Academic journal article Twentieth Century Literature

Famine Memory and Contemporary Irish Poetry

Academic journal article Twentieth Century Literature

Famine Memory and Contemporary Irish Poetry

Article excerpt

To mark the sesquicentennial anniversary of the Irish Famine, (1) entrepreneur Norma Smurfit donated the work of sculptor Rowan Gillespie to the Irish state; it is now installed on the Custom House Quay along the northern bank of the river Liffey, which runs through Dublin city. The sculpture consists of a group of figures in bronze. Their bodies are elongated and emaciated, their clothes roughened and tattered, their belongings carried in small bundles under stooped shoulders and tired arms; they straggle along the quay as if intending to embark on one of the infamous coffin ships that crossed the Atlantic in the 1840s. (2) Nearly a year after the figures were installed, Smurfit proposed to add a "sea of names" (Kelleher 2002, 262) to be cast on bronze plaques set in the cobbles surrounding the figures; she offered individuals and corporations the opportunity to purchase plaques and add their inscriptions to the memorial. The gesture was controversial, interpreted by some as an attempt to link surviving generations with the legacy of the Famine, while others saw the plaques as a callous commercialization of history. The monument embodies a shift observed by Jeffrey K. Olick, "from a culture of monuments to one of memorials; in place of the celebration of heroes ... mourning victims" (2010, 212). Today, visitors to Dublin can be seen on bright days posed next to the statues, their bodies seeming fat and well-fed next to these figures that recall anonymous ancestors and forge a connection between diaspora and Irish homeland. These tourist photographs dedicated to personal genealogy and ancestral remembrance reverse a history of shame attached to the Famine and its refugees; at the same time the practice of posing beside these statues indicates a prevalent contemporary participation in the production of cultural memory. (3)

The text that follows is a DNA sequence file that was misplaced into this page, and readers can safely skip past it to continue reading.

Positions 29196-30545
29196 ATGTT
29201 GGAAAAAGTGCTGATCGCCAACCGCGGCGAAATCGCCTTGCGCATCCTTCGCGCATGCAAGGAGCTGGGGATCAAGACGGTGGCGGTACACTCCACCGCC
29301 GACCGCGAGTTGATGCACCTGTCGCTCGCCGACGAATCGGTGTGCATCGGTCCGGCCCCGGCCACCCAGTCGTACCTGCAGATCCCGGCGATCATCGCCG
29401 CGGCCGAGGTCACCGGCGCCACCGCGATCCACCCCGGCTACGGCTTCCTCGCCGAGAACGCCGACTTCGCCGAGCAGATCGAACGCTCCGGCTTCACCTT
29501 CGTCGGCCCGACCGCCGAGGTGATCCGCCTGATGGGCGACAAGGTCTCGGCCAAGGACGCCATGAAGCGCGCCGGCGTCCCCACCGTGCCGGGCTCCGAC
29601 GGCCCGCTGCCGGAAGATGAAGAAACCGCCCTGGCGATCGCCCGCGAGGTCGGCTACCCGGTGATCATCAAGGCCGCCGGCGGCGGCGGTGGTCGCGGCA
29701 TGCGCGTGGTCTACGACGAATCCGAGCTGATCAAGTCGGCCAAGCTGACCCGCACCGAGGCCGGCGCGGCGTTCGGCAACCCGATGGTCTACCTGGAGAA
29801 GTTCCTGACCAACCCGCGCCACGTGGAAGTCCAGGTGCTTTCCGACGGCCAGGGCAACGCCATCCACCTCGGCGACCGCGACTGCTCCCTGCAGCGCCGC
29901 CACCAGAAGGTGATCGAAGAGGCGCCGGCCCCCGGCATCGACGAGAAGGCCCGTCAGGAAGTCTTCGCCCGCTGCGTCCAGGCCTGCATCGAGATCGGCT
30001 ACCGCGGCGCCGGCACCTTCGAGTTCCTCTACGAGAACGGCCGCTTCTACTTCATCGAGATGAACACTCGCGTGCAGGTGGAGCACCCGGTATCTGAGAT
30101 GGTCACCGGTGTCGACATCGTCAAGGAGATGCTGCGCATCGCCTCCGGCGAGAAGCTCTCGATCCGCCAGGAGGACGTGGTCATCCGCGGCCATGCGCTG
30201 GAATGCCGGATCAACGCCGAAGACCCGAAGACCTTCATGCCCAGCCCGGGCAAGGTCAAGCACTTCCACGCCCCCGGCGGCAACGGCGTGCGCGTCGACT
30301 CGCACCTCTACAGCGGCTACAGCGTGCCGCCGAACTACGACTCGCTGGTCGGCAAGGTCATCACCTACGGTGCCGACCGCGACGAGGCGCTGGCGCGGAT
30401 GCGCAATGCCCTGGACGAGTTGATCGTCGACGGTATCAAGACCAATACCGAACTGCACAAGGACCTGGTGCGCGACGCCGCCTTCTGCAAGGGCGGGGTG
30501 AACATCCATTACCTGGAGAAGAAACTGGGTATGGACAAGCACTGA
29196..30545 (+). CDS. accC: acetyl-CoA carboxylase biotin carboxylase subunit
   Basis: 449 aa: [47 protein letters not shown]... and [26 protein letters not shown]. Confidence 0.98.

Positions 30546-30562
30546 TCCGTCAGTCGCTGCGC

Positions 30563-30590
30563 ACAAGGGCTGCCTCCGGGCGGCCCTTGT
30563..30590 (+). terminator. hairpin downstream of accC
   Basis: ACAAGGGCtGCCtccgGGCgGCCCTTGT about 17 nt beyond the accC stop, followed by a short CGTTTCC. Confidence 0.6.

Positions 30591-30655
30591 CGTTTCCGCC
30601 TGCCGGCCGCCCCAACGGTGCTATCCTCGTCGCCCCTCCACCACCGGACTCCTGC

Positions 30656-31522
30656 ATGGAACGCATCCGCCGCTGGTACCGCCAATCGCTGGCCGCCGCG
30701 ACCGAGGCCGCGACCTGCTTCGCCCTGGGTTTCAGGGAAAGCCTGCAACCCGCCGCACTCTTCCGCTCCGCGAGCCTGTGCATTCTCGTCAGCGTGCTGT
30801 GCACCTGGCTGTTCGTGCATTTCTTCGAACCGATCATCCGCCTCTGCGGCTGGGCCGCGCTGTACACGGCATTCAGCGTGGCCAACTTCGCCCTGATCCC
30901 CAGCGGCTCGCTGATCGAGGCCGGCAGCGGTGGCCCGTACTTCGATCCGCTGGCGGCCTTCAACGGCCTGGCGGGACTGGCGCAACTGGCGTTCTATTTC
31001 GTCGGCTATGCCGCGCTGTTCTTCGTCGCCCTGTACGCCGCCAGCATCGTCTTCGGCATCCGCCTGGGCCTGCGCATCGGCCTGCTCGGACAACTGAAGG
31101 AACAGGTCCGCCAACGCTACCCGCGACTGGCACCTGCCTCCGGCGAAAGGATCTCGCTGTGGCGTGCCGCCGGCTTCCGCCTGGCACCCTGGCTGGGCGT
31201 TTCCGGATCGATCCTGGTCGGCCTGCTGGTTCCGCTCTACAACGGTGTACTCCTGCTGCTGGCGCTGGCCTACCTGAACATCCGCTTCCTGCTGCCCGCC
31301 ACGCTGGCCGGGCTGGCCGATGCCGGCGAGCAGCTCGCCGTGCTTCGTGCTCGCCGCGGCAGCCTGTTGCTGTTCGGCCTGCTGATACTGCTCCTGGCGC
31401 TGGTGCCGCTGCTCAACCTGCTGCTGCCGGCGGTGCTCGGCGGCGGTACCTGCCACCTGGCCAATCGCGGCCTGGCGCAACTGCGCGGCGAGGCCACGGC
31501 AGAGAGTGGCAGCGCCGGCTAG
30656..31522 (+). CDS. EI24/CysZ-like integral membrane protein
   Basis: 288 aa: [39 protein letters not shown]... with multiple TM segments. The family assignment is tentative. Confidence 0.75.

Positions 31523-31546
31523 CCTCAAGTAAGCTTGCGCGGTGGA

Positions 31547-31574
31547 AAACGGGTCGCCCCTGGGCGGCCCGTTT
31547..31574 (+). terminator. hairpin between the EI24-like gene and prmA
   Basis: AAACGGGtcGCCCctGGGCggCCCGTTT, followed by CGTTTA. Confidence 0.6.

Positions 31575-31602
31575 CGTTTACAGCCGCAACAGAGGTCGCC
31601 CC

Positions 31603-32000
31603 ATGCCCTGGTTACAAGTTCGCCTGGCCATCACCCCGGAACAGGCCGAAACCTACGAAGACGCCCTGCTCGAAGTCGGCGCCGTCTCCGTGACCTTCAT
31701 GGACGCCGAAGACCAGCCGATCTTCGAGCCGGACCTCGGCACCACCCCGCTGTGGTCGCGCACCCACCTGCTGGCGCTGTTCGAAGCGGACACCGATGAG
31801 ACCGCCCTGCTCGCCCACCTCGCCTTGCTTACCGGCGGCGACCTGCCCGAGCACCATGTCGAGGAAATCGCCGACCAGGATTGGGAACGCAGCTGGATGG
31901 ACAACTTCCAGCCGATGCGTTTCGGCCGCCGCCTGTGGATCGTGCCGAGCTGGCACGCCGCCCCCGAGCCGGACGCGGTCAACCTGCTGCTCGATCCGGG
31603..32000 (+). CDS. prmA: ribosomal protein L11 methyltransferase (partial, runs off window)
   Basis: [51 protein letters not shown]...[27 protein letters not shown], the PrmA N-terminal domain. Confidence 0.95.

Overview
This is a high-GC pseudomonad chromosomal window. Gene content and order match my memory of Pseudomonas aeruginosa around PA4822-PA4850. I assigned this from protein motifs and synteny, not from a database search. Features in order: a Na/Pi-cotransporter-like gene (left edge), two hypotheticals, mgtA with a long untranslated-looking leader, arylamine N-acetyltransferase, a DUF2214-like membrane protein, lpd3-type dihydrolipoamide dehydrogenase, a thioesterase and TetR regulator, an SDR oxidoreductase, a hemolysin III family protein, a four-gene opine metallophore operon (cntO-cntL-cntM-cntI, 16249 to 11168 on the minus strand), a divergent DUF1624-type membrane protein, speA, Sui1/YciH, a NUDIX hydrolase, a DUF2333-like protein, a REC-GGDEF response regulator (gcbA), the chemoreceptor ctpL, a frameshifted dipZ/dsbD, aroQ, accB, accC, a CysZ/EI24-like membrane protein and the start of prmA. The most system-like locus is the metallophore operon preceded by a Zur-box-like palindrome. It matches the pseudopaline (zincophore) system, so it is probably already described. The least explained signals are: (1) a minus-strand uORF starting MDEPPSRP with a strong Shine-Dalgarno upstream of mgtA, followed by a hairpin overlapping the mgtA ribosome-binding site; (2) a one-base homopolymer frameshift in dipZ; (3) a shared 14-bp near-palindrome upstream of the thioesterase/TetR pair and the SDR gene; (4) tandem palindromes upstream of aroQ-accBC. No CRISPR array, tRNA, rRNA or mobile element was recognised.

While the installation works effectively to connect contemporary identity with past loss, it is itself oddly abstracted from any explanatory history (4): the causes of the Famine are not voiced, the politics of hunger are unexplored, the connection between colonial occupation and indigenous starvation--a connection much debated in Famine historiography--is never made.3 Emptied of political history while gesturing toward cultural memory, the monument represents heritage nostalgia and a retreat from a particular form of Irish politics that calls upon the past to explain contemporary conditions. In contrast, a strong thread in Irish poetry from the 1940s to the present keeps alive a counter-narrative of the Famine, one by which cultural memory serves to help expand understanding of contemporary Irish identity. (6)

At the opening of a conference on the Famine in 1995, Irish president Mary Robinson spoke of this "event which more than any other shaped us as a people. It defined our will to survive. It defined our sense of human vulnerability. It remains one of the strongest, most poignant links of memory and feeling that connects us to our Diaspora. It involves us still in an act of remembrance which, increasingly, is neither tribal nor narrow" (quoted in Whelan 2004, 203). Robinson's claim is that centering cultural memory on the Famine opens a narrowly national version of Ireland to the diasporic, promising by this inclusion, anticipated in the poetic tradition, to invigorate the uses to which Famine history is put. While Lorraine Ryan sees Famine memory as a "monolithic entity" that is "centered on white Catholics" (2011, 207), I will argue that in contemporary Irish poetry's Famine memory, with its emphasis on diaspora, purist versions of Irish identity as Catholic, indigenous, rural, and situated are replaced with inclusive and hybrid connections to Irishness as widely transnational. The "tribe," emphasizing the native, the endogamous, and the monocultural, is challenged by the cultural complexities of diaspora. Contemporary poetry, that is, preserves the transnational investments of Irishness in Robinson's version of Famine memory while troubling the heritage nostalgia that has dominated discussions of diasporic connections. …

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